An observer falling into the black hole will experience things differently. He will be unaware of the event horizon and will instead fall into the singularity in a finite time, a very short space of time in fact.

flutherother (25325)

At the event horizon, space and time are wrapped around and dragged by the spinning mass. Is the integrity of an object drawn into the horizon maintained while being distributed about the hole? The answer would be yes, if information is not to be lost.

The length of time it takes for our hypothetical object to go from the initial point of contact to becoming another layer of the event horizon would be long, as measured by our mythical outside observer, if only because of the area involved and not counting the effects temporal distortions. Maybe not infinite, just aeons.

Bill1939 (8234)

I heard a lecture by Leonard Susskind that explains it after a fashion. He said that to an outside observer nothing will ever reach the event horizon as it takes an infinite amount of time. However as the object approaches the event horizon it bulges out to meet it. Ultimately the radius of the black hole is increased by absorbing the new mass. Effectively the infalling object never reaches the original event horizon as a new and larger one is created.

flutherother (25325)

@flutherother, that is how I imagined it. One question is whether there is any inside to a black hole? My thought is dispite the volume enclosed by the event horizon, that the interior is a singularity (not just at the center of the black hole).

Bill1939 (8234)

@Bill1939 I think that is right. In the same way an electron is both a particle and a wave Susskind says a black hole also has a dual nature and how it is seen depends on the observer. Someone falling into a black hole sees no event horizon and will pass through it oblivious to its existence. Nothing odd will be noticed.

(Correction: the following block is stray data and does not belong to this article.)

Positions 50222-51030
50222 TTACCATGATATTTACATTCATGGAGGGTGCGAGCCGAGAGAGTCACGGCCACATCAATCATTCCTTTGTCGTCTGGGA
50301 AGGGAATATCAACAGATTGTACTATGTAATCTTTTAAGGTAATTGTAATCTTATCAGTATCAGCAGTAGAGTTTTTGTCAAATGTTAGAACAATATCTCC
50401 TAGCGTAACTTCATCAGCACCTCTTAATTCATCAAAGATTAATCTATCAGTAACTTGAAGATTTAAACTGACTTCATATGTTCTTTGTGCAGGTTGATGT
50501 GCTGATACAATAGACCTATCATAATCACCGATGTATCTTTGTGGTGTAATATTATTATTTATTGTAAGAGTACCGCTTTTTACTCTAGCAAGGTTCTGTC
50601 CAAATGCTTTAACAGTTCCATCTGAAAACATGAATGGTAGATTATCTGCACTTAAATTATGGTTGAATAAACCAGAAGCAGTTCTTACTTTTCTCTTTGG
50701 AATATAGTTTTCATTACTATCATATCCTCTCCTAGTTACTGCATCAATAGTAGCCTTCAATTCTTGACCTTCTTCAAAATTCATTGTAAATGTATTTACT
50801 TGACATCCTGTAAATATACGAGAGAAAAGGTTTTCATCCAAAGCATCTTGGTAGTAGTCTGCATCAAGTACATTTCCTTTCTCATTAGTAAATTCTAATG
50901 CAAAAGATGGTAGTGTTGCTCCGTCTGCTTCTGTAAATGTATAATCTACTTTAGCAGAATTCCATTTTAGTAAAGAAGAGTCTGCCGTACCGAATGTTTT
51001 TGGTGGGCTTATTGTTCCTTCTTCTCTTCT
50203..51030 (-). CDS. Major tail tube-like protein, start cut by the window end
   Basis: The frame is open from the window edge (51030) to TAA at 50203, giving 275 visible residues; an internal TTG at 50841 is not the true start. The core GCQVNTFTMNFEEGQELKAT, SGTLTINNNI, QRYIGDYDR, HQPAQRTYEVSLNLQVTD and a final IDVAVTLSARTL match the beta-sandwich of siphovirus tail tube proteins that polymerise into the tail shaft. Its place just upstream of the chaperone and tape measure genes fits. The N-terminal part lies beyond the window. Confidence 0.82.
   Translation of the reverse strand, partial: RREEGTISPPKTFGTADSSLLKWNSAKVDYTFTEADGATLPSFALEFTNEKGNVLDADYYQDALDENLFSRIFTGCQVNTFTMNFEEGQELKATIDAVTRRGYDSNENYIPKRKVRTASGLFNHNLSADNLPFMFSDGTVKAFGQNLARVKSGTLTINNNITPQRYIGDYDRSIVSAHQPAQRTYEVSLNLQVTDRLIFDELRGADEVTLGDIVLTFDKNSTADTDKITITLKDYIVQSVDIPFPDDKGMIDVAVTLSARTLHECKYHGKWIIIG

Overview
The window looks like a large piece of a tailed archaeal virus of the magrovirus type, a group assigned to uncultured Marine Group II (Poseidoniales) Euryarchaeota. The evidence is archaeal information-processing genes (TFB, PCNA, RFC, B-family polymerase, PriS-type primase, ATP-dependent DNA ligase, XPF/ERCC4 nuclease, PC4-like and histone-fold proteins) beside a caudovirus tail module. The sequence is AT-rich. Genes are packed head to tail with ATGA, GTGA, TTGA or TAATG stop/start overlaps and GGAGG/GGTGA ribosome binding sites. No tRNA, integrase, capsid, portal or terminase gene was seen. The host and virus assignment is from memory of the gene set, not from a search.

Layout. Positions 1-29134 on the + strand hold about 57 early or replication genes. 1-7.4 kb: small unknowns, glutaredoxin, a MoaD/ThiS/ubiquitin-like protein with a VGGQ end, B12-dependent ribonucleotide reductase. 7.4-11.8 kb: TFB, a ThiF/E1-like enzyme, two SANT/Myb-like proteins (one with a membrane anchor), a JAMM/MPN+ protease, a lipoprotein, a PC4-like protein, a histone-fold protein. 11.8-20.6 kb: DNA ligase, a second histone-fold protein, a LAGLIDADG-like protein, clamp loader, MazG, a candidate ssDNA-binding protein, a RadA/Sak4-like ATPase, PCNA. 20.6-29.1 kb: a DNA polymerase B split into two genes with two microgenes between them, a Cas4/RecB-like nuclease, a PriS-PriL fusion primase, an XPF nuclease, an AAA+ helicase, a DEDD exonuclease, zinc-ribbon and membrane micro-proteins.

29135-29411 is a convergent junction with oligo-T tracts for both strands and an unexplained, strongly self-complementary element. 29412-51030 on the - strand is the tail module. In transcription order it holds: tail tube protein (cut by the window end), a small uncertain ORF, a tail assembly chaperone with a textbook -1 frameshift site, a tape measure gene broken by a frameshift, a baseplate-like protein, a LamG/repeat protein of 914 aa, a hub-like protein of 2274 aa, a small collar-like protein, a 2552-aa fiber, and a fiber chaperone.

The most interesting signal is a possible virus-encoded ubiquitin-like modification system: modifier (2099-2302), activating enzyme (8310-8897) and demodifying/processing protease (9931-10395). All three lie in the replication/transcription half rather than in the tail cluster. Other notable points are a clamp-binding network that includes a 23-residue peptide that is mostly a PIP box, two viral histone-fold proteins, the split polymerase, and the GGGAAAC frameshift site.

For someone at a safe distance a singularity consists only of the event horizon and nothing else. There is nothing inside as everything the black hole contains is on the surface. There isn’t even space as all directions point the one way and space becomes like time. This can happen because although observers on either side of the event horizon experience totally different ‘realities’ they cannot communicate.

You can watch Susskind’s lecture here. He is a great lecturer and it is amazing that his talks are freely available on the web as he is one of the foremost thinkers in his field. The maths is utterly beyond me but I’ll take his word for it.

flutherother (25325)

” Someone falling into a black hole sees no event horizon and will pass through it oblivious to its existence. Nothing odd will be noticed.”

Except the fact that he will ripped apart in a horririble agonizing death as he is stretched thinner than the thinnest piece of spaghetti.
http://en.wikipedia.org/wiki/Spaghettification

Rarebear (23245)

@Rarebear It depends on the size of the black hole. The small ones are the deadliest. With a very large black hole the tidal forces at the event horizon wouldn’t be noticed.

flutherother (25325)

@flutherother “The small ones are the deadiliest”. Not exactly. The small ones will vanish in femtoseconds in a puff of Hawking radiation.

Rarebear (23245)